The bad news was I forgot all the active feats of Scab’s hired guns! I could not believe it when, late in the battle in the tavern common room, I realized I was not using any active feats for the foes. I even exclaimed out loud and hung my head, though my players did not know what had happened.

I think this is the first time it has ever happened. I have forgotten key foe abilities during games before, but never the whole array. Perhaps I was too full of myself, pleased by how well the bait-and-switch was working out, and I became distracted from good, tactical GMing.

However, I think part of the problem was I used pre-generated NPCs, and I was getting used to new GMing software in-game.

I used Hero Lab to generate foes for the session. The software works slick, but it means I did not go over feat selection and thinking. I was less attuned to my NPCs because of this, so their abilities were not top-of-mind as I GM’d.

In addition, I used Hero Lab as reference for all the NPC information during the combat. While the software is excellent, it has GUI challenges, and I think I was just not used to seeing NPCs presented in a new way and forgot to check for feat options during play.

Just excuses though. It was mostly a mental lapse on my part. The good news is the combat was fun and interesting even though the NPCs were poorly managed.

“I am frustrated, Johnn”

At the end of the combat, the players told me they were frustrated at the outcome. The foes had slipped away again. I was happy with this result. It might seem odd that I was glad the players were upset, so let me explain.

One of my goals as GM is to provoke an emotional response during play. Happy, sad, curious, mad – it is all good in my books. While being frustrated is not a positive emotion, it is only temporary and it sets up an even better and more emotionally charged confrontation with Scab in the future.

You have heard about good stress versus bad stress?

Good stress happens when you push yourself, and it means you are improving in some way because learning or new environmental factors are causing change in you.

Bad stress is destructive and is caused by negative stimulus eating away at you.

Likewise, I believe there are two kinds of negative player emotions. The good kind of negative emotion comes from in-game events, and challenging and interesting gameplay. It is good the PCs had a frustrating battle because of the skill of their opponents.

The bad kind of negative emotion comes from nasty meta-game issues. Players do not have fun because of inter-party conflicts, or my GMing is ugly and heavy-handed, or there is perceived unfairness.

So, while frustration is not fun in the moment, when it is caused by interesting gameplay and from character interactions in-game with foes and their environment, it is fun at the session level. The frustration just encourages good players to game more to resolve things or to get their emotional victory.

I would rather have frustrated players than bored or jaded ones – as long as the frustration is momentary.

The true test will be next session and seeing if anyone shows up. :)

Resources used

Mike Bourke suggested I mention what aids and tools I use in game sessions and before for planning. I’ll list these below – let me know if you want more information about the GMing resources I use, and whether you found this information interesting.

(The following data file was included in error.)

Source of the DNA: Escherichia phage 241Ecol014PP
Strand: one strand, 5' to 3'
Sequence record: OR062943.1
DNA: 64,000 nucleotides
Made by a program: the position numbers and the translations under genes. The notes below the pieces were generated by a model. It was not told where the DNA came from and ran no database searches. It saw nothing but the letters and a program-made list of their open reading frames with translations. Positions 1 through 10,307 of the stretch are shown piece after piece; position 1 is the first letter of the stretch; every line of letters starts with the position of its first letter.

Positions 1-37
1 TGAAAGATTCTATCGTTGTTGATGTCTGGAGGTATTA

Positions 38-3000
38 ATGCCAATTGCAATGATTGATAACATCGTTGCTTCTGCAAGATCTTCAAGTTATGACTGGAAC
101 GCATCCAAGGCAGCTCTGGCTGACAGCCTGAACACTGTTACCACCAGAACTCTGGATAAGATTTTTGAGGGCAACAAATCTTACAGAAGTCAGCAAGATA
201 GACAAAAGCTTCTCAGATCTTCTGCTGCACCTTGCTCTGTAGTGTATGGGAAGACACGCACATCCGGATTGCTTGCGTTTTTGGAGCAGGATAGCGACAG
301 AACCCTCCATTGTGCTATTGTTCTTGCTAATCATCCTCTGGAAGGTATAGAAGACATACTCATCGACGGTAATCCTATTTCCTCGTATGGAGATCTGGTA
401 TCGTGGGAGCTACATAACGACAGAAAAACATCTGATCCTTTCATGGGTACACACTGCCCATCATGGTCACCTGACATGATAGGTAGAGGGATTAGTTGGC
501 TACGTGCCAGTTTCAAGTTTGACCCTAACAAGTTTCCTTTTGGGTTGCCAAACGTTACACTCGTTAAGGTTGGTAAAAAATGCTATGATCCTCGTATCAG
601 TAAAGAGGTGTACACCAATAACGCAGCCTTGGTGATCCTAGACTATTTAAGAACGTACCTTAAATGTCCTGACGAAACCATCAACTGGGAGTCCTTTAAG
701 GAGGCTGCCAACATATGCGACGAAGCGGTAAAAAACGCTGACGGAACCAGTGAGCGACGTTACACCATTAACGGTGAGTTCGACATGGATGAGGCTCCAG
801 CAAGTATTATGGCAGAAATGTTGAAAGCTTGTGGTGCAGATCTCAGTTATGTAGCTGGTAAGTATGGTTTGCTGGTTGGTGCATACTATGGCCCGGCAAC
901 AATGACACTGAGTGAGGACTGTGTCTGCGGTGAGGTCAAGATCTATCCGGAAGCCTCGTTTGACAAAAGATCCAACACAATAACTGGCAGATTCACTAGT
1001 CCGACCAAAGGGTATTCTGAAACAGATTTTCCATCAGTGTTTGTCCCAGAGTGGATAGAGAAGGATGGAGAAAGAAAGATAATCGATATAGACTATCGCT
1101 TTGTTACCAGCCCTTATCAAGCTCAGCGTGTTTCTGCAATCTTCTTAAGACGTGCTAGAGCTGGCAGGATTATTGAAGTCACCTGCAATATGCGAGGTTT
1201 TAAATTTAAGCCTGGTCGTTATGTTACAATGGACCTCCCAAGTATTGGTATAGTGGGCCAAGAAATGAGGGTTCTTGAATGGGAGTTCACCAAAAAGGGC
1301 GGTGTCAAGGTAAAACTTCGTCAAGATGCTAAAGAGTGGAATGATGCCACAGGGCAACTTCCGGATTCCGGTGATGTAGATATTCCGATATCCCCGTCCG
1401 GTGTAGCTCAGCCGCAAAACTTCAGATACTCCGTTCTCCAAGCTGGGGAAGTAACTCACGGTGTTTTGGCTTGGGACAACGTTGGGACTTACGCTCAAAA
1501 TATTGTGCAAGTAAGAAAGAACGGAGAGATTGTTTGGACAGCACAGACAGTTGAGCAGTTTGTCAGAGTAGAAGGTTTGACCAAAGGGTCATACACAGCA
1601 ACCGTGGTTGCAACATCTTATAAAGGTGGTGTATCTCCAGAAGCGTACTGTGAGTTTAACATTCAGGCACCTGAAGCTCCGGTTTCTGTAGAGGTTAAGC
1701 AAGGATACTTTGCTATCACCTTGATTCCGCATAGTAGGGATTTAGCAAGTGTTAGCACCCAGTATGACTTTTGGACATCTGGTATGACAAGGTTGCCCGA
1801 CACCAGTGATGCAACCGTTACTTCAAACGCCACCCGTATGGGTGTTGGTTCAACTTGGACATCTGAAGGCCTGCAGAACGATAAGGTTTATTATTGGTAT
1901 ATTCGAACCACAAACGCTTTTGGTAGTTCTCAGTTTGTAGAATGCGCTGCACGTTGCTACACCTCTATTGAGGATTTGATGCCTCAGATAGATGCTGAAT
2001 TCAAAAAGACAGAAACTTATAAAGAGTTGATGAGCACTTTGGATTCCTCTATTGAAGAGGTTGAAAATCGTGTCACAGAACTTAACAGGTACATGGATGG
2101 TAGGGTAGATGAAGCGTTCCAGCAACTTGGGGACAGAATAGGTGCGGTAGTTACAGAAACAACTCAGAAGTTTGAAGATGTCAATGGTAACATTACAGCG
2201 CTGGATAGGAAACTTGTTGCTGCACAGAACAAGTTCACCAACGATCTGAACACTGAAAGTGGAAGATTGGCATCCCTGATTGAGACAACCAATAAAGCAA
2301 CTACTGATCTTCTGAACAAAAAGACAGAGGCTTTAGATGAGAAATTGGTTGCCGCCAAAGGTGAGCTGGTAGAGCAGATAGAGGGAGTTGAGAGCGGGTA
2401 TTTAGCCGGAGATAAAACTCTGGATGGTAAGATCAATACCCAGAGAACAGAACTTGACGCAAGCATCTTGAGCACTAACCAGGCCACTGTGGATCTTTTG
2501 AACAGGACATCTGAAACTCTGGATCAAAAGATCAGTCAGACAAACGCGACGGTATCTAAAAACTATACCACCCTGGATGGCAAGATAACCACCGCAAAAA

• Laptop, real dice (I do not like digital dice if I can use the real thing)
  • Hero Lab software
  • Pathfinder Core Rules book (and one of my players used my Pathfinder APG)
  • D20 PFSRD
  • Excel
  • Google Spreadsheet – to manage combat on a second monitor so players can see initiative and what’s going on
  • Laminated 1” square graph paper and dry erase markers
  • Numbered poker chips to track wounds
  • Regular poker chips to use as pocket points
  • My Info for campaign organization
  • Pathfinder #13 module —Second Darkness Chapter 1: “Shadow in the Sky”
  • Red laser pointer
  • D&D minis
  • Digital map of Riddleport
  • My three lucky d20s
  • You – thanks again for everyone who wrote in with ideas on how to handle Scab

GM advice

Mike also suggested finishing off with any advice I have based on my session’s GMing experience.

The multi-wave combat (starting with the main fight and carrying it out into the alley) works well once in awhile. The time was right for Session 20 because a major foe was involved. It also was realistic based on the foe’s abilities (the NPC was smart enough to hire help and think one step ahead).

I prefer to GM every NPC as a standalone entity, with flaws and strengths. Not every NPC is tricky. Most are not smart. Almost all will do anything to live.

So, NPCs in my games do dumb things and make non-optimal choices. This sometimes means they are easier to defeat. I think the variation is worth it though.

So my advice is to play to your NPCs’ traits, and to not superimpose your own tactical expertise onto them.

I originally roleplayed Scab and his fellow gang-member Grim Fang last session as stupid. The PCs just killed their boss, so these two NPCs decided to play dumb until the characters made their intentions known. In this case, it worked out very well because it allowed a great game twist.

As for me forgetting to use NPCs’ abilities in combat – that’s GM stupidity, not NPC stupidity, and I do not recommend it. :)

Another tip, though not a new one, is to draw big maps and important maps ahead of time. Having the Gold Goblin already mapped out let us jump into gameplay right after dinner without delay.

Comments

  1. Gerald says

    Sounds like a great success! With that level of emotion you have the makings of an Arch-Villain …